Water Chestnut (Trapa natans) in the Lower Connecticut River
The inwater plant commonly referred to as "Trapa" is fast becoming an invasive plant species which is causing great concern in the lower Connecticut River Valley. The following list of information highlights the issues:
- Infestations limit boating, fishing, swimming and other recreational activities.
- Cost of Lake Champlain Water Chestnut Management, 1982-2001: $4,316,886.
- Grows rapidly in any freshwater setting.
- Forms dense floating mats, severely limiting light - a critical element of aquatic ecosystems; Once Established, can reduce oxygen levels, increasing chance fish kills.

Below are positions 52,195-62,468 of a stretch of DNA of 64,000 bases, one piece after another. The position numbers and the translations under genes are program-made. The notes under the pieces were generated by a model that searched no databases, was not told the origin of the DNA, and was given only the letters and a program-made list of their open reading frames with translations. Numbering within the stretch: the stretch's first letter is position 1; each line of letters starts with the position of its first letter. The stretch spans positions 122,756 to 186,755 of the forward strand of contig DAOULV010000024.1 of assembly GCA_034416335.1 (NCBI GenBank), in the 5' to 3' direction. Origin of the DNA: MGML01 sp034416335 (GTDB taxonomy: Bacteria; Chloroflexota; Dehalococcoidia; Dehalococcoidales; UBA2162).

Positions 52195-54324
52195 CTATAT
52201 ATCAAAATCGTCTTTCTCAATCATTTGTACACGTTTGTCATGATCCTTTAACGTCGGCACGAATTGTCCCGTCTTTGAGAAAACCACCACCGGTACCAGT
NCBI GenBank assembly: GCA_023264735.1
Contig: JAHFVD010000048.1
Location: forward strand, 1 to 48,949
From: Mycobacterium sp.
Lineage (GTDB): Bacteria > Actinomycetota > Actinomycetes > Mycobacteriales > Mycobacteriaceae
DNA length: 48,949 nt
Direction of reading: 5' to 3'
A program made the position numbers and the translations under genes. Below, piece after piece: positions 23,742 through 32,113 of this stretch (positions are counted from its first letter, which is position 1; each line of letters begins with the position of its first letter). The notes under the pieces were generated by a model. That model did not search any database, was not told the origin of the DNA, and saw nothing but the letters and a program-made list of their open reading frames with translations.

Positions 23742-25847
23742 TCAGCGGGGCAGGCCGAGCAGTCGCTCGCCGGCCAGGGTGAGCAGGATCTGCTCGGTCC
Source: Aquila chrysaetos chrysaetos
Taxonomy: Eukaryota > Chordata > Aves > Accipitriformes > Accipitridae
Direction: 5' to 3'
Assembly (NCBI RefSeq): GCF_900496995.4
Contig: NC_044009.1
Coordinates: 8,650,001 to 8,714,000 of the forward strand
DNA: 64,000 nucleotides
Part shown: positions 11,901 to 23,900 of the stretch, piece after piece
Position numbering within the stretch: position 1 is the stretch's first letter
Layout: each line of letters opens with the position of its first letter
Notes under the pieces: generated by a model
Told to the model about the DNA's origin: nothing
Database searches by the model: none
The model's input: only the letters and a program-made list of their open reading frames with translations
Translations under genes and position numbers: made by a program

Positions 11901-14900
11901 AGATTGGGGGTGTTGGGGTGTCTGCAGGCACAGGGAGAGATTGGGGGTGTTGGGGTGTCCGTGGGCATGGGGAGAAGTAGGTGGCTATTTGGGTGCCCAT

- Fruit is a nut with four 1/2 inch, barbed spines that can puncture tires; Seed dormancy can be from 4 months to 12 years.
- The is NOT the familiar Chinese water chestnut, sold in cans and commonly served in Chinese restaurants.
Water Chestnut prevents nearly all water use where it occurs, creaste breeding grounds for mosquitoes, and provides only marginal habitat for native fish and invertebrates.
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